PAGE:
Andrews on fire. Its lucky I came down for a drink after dehydration struck, because hes ablaze. I run into the kitchen, fill a pint glass with water, and throw it on his smouldering back in a splashy hiss. He wakes up, lifts his face to me, his glasses at a mad angle to his swollen, tired eyes ‘Wazzit?’ he says ‘You fell asleep in front of the fire, you drunk sod’. He rolls over, and goes back to sleep, oblivious to the peril he has avoided.

Welcome to Andrew, one of the strangest Beestonians ever.

I met him in the Vic,  when my girlfriend at the time took pity on him. He appeared to have been dumped, at one point in the night, his male friend storming off, leaving him in tears and ordering a bottle of red for himself. She went to chat with him, and eventually bought him over to our table. He was dressed in flamboyant attire, trousers just a tad tighter than Oxford Bags, a pinstripe shirt, and a long grey check overcoat with a thick patterned scarf. He was nervous, chatted politely, and then thanked us and took his nearly empty bottle home.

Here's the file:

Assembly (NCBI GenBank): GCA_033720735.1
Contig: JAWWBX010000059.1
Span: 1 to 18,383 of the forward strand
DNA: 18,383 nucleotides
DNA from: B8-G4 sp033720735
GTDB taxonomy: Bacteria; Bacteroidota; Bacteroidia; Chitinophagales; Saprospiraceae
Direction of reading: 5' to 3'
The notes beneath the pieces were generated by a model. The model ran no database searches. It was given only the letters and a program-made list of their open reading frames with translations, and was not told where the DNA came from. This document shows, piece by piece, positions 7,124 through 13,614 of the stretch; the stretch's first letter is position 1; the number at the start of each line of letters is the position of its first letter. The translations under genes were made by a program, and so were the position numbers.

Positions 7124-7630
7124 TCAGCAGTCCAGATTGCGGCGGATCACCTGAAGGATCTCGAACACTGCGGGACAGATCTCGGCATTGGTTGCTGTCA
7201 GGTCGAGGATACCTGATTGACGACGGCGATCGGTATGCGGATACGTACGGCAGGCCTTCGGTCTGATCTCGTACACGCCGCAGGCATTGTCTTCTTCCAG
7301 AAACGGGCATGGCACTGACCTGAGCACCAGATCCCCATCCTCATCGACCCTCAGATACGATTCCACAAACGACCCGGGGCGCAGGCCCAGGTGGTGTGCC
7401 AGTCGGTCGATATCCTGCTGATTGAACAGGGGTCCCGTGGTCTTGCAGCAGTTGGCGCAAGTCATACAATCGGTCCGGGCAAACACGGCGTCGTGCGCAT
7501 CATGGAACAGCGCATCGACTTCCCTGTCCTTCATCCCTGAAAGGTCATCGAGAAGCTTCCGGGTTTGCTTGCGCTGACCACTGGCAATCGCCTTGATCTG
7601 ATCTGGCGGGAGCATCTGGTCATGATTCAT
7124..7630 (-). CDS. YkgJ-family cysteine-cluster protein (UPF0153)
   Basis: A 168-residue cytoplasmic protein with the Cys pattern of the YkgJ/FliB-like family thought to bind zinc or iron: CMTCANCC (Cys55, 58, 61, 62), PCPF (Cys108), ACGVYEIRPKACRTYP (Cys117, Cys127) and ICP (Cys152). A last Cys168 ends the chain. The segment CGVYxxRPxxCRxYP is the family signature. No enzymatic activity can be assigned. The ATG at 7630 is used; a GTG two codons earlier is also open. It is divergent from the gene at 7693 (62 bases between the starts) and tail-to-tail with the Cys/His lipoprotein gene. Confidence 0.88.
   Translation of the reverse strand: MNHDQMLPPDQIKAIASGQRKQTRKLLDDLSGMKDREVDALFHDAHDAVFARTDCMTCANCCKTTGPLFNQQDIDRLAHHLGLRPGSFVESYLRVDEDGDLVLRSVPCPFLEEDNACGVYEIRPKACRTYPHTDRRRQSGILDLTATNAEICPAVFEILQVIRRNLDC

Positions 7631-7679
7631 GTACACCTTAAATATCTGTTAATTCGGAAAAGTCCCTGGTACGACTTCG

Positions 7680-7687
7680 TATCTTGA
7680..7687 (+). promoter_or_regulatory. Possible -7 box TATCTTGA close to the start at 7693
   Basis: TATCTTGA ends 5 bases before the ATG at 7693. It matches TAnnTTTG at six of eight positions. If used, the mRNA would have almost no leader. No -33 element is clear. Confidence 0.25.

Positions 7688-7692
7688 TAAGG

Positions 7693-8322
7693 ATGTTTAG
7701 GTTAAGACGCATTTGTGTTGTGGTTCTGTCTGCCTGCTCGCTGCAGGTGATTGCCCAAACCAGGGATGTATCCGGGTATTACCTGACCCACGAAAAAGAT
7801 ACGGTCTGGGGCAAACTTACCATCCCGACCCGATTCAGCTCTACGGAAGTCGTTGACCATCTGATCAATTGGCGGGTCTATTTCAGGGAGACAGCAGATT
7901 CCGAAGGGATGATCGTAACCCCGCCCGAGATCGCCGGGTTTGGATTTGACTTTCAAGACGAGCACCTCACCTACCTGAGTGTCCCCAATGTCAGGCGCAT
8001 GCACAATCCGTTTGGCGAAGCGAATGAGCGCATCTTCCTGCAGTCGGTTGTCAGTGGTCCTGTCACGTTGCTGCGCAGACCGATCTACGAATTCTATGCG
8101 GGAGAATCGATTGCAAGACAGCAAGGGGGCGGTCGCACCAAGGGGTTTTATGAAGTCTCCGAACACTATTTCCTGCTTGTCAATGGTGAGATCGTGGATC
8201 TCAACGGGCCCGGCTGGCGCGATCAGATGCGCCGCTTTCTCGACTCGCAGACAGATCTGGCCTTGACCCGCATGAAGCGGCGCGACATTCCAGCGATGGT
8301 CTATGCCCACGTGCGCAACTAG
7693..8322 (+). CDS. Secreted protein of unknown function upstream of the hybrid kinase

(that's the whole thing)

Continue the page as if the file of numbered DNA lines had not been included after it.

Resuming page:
A few weeks later, Im househunting, and the first door I knock on is answered by Andrew. We laugh at the coincidence, and after a brief tour of the house, decide to move in with him. I signed the contract, not realising what insanity awaited.

Andrew was an frustrated actor with rather serious booze habit. He smoked intensely, and not just in front of gas fires. He was also the campest man in the world. A bundle of foppish blousiness,  a mincing, flouncing wonder. A intoxicating and intoxicated mix of Kenneth Williams, John Inman and Larry Grayson. I half expected him to speak fluent Polari. I asked him about boyfriends one day.

‘What do you mean?’ he replied, in rapt horror.

‘Just wondering how many you have had over the years, just being nosey’

‘Did you say BOYfriends?’

‘Erm, yes Andrew’

He let his jaw drop, exhaled, and with a exasperated pout, he flounced off, his scarf flapping behind him. Oops.

He forgave me my assumptions, and we went on to live in a sort of happy hedonistic harmony. We would throw huge house parties which would often end in food fights or a repaint of the walls. The young German girl I was with at the time adored him and his outrageous mannerisms, and I found myself getting fond. He taught me there was good white wine, and I still enjoy a glass of Viognier. We’d sit in front of the TV on a weeknight getting progressively drunker, or weekends in pubs and nightclubs dancing without shame, mounting podiums, stealing and swinging  glo-sticks and trying to antagonize the bouncers at the end of the night by pretending we were ‘doing bits and bobs for the DJ’ and seeing how long it took for them to realise.